The Guild’s Call for Enhanced European University Collaboration (4 Aug 2016)
Over the past few weeks, evidence has been mounting that the UK’s referendum result on BREXIT has begun to undermine collaborative research through a decline in joint funding applications involving UK partners. Meanwhile, uncertainty around future fee arrangements for EU students and student exchange arrangements are detrimental to student mobility to the UK. In short:
A core strength of Europe, the free circulation of ideas, of researchers, and of students, is being undermined: this will be to the long-term detriment not just of the UK, but of all of Europe.
1. The Guild calls on the British Universities and Science Minister, Jo Johnson, to go beyond his assurances of 28 June 2016, to:
guarantee security of funding for all UK scientists funded under Horizon 2020, even after the UK leaves the EU;
guarantee Erasmus or Erasmus-equivalent funding for UK students beginning their degree programmes during EU membership; and
guarantee home fee levels for all EU students beginning their study whilst the UK is still a member.
It is equally important that all EU member states guarantee existing fee levels for all UK students beginning their study during UK membership of the EU. Students and researchers across Europe need more certainty than they currently have.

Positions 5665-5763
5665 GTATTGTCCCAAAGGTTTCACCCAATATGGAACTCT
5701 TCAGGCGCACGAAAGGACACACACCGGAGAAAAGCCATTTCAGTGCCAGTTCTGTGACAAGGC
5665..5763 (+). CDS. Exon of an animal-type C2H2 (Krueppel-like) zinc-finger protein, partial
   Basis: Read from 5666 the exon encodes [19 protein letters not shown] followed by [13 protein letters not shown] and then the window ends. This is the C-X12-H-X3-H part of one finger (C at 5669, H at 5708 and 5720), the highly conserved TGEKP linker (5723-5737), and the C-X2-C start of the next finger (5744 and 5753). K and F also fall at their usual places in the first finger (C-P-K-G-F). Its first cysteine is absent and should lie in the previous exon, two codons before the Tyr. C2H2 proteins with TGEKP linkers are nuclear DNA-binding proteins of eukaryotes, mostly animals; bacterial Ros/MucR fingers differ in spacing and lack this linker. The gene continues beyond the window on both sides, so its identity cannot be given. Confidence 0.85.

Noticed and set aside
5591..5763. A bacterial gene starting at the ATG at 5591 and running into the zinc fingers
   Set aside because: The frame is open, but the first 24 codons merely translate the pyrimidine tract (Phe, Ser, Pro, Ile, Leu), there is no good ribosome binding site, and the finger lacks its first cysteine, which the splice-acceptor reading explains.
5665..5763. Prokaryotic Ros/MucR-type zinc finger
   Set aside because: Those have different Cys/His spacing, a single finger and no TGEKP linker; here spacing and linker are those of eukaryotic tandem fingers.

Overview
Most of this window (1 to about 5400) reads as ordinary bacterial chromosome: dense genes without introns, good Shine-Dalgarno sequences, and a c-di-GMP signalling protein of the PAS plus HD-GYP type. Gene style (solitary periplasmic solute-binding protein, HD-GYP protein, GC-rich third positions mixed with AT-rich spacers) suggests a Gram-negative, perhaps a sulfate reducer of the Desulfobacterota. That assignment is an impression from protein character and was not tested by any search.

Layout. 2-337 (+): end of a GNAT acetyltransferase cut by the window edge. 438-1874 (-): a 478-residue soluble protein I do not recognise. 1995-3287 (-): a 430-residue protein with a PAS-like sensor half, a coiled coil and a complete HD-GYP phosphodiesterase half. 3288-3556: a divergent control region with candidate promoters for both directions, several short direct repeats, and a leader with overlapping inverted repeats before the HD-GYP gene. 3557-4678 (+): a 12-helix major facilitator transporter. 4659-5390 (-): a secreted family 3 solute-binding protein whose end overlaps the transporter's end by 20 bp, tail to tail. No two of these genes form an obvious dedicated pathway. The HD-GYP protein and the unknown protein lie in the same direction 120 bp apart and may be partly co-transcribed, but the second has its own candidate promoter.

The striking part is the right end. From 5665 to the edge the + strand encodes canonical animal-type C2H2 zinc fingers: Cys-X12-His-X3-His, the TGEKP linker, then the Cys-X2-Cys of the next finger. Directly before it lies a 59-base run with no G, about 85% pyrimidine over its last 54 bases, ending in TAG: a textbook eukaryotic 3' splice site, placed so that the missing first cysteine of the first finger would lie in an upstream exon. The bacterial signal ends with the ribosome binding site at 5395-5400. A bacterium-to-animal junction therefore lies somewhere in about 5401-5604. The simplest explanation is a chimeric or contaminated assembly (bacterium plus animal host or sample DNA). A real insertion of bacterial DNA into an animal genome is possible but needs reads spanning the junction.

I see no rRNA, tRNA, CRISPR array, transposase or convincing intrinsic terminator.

2. The Guild calls on the national governments in the UK, as well as the EU, to recognize the signal importance of Higher Education and to prioritise the free flow of students, academic staff and scholarly interaction as a key objective of BREXIT negotiations. The close collaboration of Europe’s world-leading universities is indispensable for delivering ground-breaking research, the ability to translate this into innovate products where appropriate, and educating tomorrow’s innovators and leaders. The European Union has succeeded in creating highly effective cross-border funding mechanisms for collaborative research, innovation and mobility: to compromise these as a result of BREXIT would cause irreparable damage to the knowledge societies of Europe.
3. At this time of uncertainty, the Guild urges European universities and their staff and students to underline their important role through concrete action. The Guild will set an example of its own by committing to increase the level of student mobility amongst its members. It will create a series of collaborative research workshops for the coming academic year. And the Guild will support growing the number of collaborative funding bids over the next three years, involving the best researchers of any of its institutions.
Now is a time for European universities to lead by example. We call on universities, student societies, and learned societies – within the UK and beyond – to join us in enhancing the mobility of students across Europe, and increasing research collaboration wherever possible, in the face of current political uncertainties. And we call on governments, as well as the Commission, to support us in this endeavor.